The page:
Multitasking Probably Isn’t Helping You

Better focus at work can mean better health

Multitasking Probably Isn’t Helping You

How many windows do you have open on your computer right now? When did you last scroll through your Instagram or Facebook feed? Do you check your inbox as soon as you get a new email alert?

We all try to tackle multiple tasks at once. Many of us even believe this is proof of our efficiency and competence. But rather than being efficient, these habits sap productivity, mental prowess and even long-term health.

We spend most of our waking hours at work, so breaking bad work habits can have a profound effect on our quality of life.

Multitasking and distraction

Multitasking is prevalent in offices where workers spend countless hours in front of a screen. Bigger and/or multiple screens are troublesome because they allow users to have many windows and browsers open, along with chat, news feeds, email and social media.

A growing body of research shows that juggling all this information undermines our ability to focus, learn and do our best work.

Lack of focus and fragmented thinking

Research shows that heavy media multitaskers have more trouble focusing, are less able to filter out irrelevant distractions and feel more stress—and chronic stress is linked to health conditions like high blood pressure, obesity and heart disease. Plus, reduced cognitive function doesn’t end when you leave work; lack of focus and fragmented thinking persist in other areas of life.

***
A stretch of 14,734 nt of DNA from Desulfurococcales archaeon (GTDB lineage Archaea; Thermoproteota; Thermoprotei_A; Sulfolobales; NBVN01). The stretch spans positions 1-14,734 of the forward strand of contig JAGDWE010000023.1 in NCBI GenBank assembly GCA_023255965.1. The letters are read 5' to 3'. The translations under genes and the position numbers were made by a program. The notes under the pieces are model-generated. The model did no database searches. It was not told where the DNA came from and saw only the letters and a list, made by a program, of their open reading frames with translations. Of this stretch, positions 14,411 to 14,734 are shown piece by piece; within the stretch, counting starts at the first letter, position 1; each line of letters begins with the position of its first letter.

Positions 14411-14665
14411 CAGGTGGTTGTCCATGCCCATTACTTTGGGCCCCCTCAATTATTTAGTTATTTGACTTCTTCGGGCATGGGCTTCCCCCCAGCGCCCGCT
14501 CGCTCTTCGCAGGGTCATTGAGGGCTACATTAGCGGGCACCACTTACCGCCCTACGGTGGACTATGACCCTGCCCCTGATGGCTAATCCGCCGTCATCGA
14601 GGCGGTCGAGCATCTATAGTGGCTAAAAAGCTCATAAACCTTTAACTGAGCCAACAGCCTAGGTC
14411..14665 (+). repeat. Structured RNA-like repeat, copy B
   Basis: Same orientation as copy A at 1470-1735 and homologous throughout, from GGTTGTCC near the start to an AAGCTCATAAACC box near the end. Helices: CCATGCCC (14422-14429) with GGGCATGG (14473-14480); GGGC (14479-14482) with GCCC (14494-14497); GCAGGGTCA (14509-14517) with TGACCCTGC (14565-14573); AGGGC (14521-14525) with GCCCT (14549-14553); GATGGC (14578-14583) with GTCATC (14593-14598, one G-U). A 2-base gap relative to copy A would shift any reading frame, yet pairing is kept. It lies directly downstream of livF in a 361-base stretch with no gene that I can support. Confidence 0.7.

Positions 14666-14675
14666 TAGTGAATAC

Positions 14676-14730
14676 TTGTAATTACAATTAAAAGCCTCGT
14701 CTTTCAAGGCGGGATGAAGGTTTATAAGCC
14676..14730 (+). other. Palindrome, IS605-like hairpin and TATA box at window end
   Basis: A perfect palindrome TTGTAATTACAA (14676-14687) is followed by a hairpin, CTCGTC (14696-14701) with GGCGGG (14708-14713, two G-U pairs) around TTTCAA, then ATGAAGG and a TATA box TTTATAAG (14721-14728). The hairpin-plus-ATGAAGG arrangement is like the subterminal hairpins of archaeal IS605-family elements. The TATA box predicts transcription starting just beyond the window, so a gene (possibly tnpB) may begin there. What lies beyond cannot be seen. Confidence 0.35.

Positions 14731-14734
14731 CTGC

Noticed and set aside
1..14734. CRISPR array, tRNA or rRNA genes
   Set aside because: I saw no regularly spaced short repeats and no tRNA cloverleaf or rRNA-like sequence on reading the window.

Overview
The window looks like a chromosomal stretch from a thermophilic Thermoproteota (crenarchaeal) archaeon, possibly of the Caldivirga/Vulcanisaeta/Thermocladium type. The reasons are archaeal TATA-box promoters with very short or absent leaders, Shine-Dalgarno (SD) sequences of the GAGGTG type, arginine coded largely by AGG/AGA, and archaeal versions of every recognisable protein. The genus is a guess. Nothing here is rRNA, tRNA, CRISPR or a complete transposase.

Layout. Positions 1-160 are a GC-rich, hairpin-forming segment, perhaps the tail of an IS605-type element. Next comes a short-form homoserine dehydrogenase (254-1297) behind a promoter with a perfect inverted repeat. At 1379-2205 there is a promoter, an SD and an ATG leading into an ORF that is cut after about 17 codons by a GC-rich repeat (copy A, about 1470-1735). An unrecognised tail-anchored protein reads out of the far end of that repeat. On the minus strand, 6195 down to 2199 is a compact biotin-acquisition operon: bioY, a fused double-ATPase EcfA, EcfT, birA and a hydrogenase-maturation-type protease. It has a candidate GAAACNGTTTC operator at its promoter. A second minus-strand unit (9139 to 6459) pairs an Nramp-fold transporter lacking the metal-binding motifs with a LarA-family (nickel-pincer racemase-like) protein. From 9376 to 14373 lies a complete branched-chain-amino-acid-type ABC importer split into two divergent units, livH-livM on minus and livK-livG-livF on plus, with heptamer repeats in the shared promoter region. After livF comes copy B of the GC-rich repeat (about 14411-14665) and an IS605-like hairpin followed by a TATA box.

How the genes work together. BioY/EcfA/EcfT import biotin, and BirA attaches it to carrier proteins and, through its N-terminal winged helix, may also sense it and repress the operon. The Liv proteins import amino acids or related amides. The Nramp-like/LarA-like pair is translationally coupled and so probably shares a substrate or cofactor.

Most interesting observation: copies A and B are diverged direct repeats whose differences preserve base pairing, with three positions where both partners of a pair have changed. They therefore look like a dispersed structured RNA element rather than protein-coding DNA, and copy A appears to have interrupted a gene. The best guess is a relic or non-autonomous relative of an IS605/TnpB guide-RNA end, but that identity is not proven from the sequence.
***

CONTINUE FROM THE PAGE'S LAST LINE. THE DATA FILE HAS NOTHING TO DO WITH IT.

Reduced productivity

“The biggest and most common bad habit that people have at work is allowing themselves to be distracted by the internet, email, cellphone, social media, et cetera. This hinders productivity. Many places will block ‘time wasting’ sites, but that does not prevent people from using their phones,” says Dr. Frank Bevacqua, a workplace psychologist based in Arizona.

About 57 percent of work interruptions now involve either using social tools like email, social networks and texting, or switching windows among tools and applications. Some 45 percent of employees work just 15 minutes or less without getting interrupted.

Less multitasking = better focus

People who multitask less find it easier to focus in the workplace because they don’t respond to the distractions. “It is most efficient to focus on a single task at a time,” says Bevacqua.

Increase your focus

Set times for email

Choose specific times during the day to check email, like first thing in the morning, lunchtime and at the end of the day.

Hide the cellphone

Try hiding your phone in a drawer and logging out of email and social media accounts. “You are much less likely to check them the more effort that is required to do so, such as logging back in rather than constantly having it open,” says Bevacqua.

Turn off instant messenger

Other ways to minimize distractions are to turn off email and instant messenger alerts or work with headphones to minimize noise.

Limit social media

Set aside time in your day to catch up on social media like Facebook or Twitter.